ch4 - The Market for Foreign Exchange Chapter Objective: 4...

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1 The Market for Foreign Exchange Chapter Objective: This chapter serves to introduce the student to the institutional framework within which exchange rates are determined. This chapter lays the foundation for much of the discussion throughout the remainder of the text, thus it deserves your careful attention. Chapter Outline Function and Structure of the FOREX Market The Spot Market The Forward Market 4 Chapter four
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2 FUNCTION AND STRUCTURE OF FX MARKET Dispersed broker-dealer or Over the Counter (OTC) market Size: $1.8 trillion per day US$ - most trade currency, considered the vehicle currency that expedites transactions between currencies of limited circulation UK – largest market for foreign exchange (FX) activity
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3 FOREIGN EXCHANGE ACTIVITY
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4 FOREX Market Participants The FOREX market is a two-tiered market: Wholesale (Interbank, 87% of trading volume) and Retail (Client market, 13% of market). Why so much wholesale? Much wholesale trading is speculative trading (trying to correctly judge the direction of currency values) or arbitrage trading (exploiting ex-rate discrepancies between dealers). Currency trading is a profit center for large banks. Market participants include international banks, their customers, nonbank dealers, FX brokers, and central banks.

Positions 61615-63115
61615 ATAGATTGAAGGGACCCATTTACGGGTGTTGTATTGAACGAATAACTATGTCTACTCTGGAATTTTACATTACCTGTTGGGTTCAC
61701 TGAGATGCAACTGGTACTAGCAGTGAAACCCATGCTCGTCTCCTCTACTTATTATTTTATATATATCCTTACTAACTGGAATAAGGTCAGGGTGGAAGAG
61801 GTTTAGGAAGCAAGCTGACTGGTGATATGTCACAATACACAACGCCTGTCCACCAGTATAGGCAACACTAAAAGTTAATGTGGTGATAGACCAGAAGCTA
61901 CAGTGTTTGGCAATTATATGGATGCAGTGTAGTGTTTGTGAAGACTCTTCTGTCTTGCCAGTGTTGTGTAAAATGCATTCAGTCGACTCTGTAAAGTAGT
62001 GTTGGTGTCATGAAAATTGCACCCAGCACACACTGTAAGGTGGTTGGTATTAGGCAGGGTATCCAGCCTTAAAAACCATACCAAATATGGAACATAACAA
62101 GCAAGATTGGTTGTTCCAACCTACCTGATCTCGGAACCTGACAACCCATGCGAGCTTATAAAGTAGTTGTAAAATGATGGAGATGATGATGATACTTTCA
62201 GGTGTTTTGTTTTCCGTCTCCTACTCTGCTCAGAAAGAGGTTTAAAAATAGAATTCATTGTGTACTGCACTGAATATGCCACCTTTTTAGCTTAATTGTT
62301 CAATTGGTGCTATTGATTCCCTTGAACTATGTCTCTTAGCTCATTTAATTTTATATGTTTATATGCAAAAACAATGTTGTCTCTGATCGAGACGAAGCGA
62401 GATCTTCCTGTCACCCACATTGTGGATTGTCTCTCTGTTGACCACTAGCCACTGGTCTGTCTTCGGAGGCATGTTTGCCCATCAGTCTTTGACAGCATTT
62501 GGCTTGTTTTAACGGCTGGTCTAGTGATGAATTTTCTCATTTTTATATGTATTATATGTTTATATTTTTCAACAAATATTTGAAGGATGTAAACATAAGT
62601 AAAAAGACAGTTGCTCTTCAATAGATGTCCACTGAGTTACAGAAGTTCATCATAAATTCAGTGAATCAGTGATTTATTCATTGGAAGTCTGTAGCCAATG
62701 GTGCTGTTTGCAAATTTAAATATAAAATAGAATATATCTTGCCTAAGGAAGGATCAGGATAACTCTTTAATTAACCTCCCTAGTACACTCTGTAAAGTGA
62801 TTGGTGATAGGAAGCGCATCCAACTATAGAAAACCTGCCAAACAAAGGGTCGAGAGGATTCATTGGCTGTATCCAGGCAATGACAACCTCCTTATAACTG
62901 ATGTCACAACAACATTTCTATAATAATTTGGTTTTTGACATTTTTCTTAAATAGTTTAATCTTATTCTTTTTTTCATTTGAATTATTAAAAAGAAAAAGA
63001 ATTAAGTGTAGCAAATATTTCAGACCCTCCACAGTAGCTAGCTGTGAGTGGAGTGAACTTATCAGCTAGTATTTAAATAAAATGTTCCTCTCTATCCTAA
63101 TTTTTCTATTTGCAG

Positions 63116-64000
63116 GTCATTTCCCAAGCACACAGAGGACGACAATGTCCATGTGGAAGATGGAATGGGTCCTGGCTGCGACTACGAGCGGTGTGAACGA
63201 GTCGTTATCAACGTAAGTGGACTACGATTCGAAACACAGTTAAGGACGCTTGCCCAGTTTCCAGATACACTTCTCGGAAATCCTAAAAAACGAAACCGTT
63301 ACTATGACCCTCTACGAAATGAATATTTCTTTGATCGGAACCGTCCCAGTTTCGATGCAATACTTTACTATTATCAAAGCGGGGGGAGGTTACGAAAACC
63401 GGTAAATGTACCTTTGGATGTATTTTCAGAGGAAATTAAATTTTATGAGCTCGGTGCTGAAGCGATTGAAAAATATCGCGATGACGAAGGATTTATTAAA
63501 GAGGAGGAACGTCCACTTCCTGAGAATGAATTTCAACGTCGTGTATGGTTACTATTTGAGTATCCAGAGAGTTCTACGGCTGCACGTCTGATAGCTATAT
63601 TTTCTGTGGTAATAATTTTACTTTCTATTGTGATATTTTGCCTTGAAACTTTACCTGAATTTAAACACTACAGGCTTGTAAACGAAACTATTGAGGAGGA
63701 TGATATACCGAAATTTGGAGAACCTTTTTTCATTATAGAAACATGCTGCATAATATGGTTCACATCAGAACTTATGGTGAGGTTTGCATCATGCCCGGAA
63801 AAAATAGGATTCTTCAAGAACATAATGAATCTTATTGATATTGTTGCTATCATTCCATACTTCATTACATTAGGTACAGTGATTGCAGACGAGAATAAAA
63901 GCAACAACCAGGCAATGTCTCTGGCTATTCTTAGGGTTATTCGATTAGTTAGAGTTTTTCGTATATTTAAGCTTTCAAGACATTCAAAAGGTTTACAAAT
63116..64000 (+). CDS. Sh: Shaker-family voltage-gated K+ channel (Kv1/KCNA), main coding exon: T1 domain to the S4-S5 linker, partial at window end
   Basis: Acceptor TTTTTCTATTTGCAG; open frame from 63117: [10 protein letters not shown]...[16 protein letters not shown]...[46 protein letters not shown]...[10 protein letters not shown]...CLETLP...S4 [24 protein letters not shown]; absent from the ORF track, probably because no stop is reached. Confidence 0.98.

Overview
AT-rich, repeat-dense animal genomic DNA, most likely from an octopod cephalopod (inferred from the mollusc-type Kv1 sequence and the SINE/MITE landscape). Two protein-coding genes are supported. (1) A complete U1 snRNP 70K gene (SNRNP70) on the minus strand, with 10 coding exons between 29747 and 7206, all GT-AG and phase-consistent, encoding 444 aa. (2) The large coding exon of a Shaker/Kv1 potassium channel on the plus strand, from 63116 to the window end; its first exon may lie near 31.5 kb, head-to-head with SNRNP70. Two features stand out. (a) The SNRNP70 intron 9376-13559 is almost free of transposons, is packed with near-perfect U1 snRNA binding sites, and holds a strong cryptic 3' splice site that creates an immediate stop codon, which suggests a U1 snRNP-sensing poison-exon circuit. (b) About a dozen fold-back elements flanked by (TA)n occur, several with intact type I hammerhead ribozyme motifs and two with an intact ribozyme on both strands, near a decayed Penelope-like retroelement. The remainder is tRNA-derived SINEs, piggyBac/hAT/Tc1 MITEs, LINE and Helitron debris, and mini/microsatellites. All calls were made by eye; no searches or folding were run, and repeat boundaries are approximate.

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5 FOREX Market Participants 1. INTL BANKS and BANK CUSTOMERS. 100-200 large commercial banks worldwide provide the core of the FX market and actively participate, "make a market" in FX, trading FX on behalf of bank customers (MNCs, money managers, exporters, importers, private traders). Most interbank trades are speculative or arbitrage transactions. 2. NONBANK DEALERS. Wholesale currency traders who are NOT commercial banks, e.g. Investment banks (Solomon Smith Barney, M-L, JP Morgan, Goldman Sachs, etc.) establish their own trading centers to trade directly in the FX market, and account for 28% of the interbank (wholesale) volume.
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6 FOREX Market Participants 3. FX BROKERS. Brokers/intermediaries who track quotes offered by many dealers in the global market, and then match buyers and sellers for a fee (bid/ask spread), and "make a market," without taking a position themselves (no currency inventory).
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This note was uploaded on 01/26/2010 for the course ADMS 4542 taught by Professor Semihyildrim during the Spring '10 term at York University.

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ch4 - The Market for Foreign Exchange Chapter Objective: 4...

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